Transportation, housing hot issues at planning meeting

Published 12:00 am Saturday, April 15, 2000

Planning for the next 10 years is tough enough for anyone, but when the plans revolve around an entire city, it gets even more difficult.

Saturday, April 15, 2000

Planning for the next 10 years is tough enough for anyone, but when the plans revolve around an entire city, it gets even more difficult. Austin’s Comprehensive Plan is running more than a year behind – original plans were to have it finished by April of 1999 – but City Planning/Zoning Administrator Craig Hoium is aiming for June of this year now.

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Community trends, history, unique characteristics, employment, housing, opinion and infrastructure … all those factors and more go into developing the plan that is supposed to guide city officials in their decision making process over the next 10 or more years.

Members of the Austin Planning Commission held a workshop Tuesday night to look at the most recent draft of the comprehensive plan. Discussion centered around several issues facing the city right now. Among those are transportation – which includes streets as well as public transportation – and land use issues on properties such as the 55 acres of farmland west of the JC Hormel Nature Center and the city’s Lone Oak property that is zoned industrial/commercial, but may become the site of a $16.5 million affordable and rental housing development in the near future.

Planning Commission member Gordie Kuehne was concerned that the Murphy’s Creek housing addition will serve to isolate the people it is supposed to help. The development is proposed for the city’s Lone Oak property north of Austin on Fourth Avenue NW, which was originally meant to be available for industry. The developed land has no tenants – other than the Pacelli Corn Maze for the past two years – and Housing and Redevelopment Authority director Kermit Mahan has his eye on the land for a combination of rental and for-sale homes and townhomes.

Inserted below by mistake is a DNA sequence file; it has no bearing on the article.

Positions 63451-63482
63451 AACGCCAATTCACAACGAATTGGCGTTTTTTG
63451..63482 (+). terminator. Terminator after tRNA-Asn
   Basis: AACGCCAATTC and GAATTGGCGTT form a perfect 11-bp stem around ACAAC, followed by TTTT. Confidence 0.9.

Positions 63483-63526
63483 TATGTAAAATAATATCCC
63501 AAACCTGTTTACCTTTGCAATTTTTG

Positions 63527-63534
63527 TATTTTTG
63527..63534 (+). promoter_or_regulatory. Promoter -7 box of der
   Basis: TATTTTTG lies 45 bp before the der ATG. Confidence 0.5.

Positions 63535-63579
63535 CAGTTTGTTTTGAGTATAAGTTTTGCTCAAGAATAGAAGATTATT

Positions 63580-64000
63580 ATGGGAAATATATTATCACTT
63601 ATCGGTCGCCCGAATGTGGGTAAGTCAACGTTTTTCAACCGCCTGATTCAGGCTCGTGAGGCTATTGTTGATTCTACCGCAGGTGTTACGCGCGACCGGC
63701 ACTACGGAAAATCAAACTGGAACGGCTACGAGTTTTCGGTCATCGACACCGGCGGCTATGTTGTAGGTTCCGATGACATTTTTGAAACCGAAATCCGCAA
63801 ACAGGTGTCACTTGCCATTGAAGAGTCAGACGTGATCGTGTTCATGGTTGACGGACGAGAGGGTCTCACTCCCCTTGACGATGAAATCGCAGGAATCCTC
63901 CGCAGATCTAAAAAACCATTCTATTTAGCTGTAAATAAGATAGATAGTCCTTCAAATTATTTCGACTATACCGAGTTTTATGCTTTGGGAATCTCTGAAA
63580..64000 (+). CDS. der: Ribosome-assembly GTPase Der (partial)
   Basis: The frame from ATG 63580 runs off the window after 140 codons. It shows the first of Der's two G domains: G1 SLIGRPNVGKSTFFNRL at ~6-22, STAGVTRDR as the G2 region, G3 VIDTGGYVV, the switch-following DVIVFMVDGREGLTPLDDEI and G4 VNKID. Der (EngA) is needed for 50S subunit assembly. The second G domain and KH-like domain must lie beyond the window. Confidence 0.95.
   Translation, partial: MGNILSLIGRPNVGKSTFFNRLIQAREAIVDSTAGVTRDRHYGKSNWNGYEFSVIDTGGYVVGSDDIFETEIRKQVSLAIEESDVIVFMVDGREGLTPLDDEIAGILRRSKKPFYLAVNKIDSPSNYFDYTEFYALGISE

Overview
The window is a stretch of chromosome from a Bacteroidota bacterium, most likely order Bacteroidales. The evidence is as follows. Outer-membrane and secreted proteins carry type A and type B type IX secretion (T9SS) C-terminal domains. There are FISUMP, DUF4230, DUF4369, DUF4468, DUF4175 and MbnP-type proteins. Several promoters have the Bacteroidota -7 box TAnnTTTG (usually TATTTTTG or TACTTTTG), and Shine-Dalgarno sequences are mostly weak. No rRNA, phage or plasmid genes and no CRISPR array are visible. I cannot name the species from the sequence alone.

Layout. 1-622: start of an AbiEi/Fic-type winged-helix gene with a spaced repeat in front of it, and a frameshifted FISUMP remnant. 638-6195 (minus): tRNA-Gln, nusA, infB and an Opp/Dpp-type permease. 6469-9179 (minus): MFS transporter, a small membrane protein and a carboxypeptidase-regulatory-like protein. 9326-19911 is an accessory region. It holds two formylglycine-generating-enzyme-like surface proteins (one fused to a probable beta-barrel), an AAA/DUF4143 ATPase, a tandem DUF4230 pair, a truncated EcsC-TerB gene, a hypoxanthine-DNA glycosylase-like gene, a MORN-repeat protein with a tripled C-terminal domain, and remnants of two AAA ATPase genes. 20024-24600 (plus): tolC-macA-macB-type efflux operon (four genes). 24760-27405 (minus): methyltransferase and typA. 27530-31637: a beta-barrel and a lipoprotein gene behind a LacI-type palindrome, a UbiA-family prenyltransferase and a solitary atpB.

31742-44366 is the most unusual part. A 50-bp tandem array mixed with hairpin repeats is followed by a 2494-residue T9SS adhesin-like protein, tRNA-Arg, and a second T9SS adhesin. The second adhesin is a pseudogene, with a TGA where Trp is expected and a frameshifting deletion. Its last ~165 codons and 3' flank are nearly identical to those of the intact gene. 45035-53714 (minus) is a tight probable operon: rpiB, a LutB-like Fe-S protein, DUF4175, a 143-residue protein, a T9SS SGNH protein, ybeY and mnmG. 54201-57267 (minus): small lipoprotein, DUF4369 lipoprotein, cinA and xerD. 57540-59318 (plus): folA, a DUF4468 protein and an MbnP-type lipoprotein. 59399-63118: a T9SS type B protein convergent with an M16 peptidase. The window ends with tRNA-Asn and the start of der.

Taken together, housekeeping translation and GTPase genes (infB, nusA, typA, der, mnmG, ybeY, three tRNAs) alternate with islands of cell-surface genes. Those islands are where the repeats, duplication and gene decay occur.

"I’m sorry, but this stinks so badly of ‘let’s get the low income housing out and away from where everyone else lives’," Kuehne said. "It’s disturbing."

Aside from Austin’s housing needs, streets were another subject of spirited discussion at the work session. In particular, Fourth and 14th Streets NW, 16th Avenue SW and 12th Street SW, all which serve to connect areas of growing population density in Austin.

"After the public hearings, I would say there are no question marks on Fourth or 14th," Hoium said. "Stay away from our neighborhoods’ came through pretty loud and clear."

No decisions were made at the Tuesday work session; Hoium has asked commission members to write out their comments on both the plan’s philosophy and mechanics. Once those are in, he anticipates another work session with the members of the Planning Commission. After that he said he will advertise a public meeting that would also include the Austin City Council members.

If the plan meets the approval of all involved, the final step would be for the city to officially adopt the plan.

Hoium said it was still to early to pinpoint the specific differences between the last Comprehensive Plan – put together in 1988 – and this one. He did say that the differences were many, because of a change in circumstances. In 1988, the city was coming off the Hormel Strike, and simply struggling to stay together. Now, Austin is a growing, rather than shrinking, community.

"This plan needs to address how we want Austin to grow, in terms of housing and transportation," Hoium said.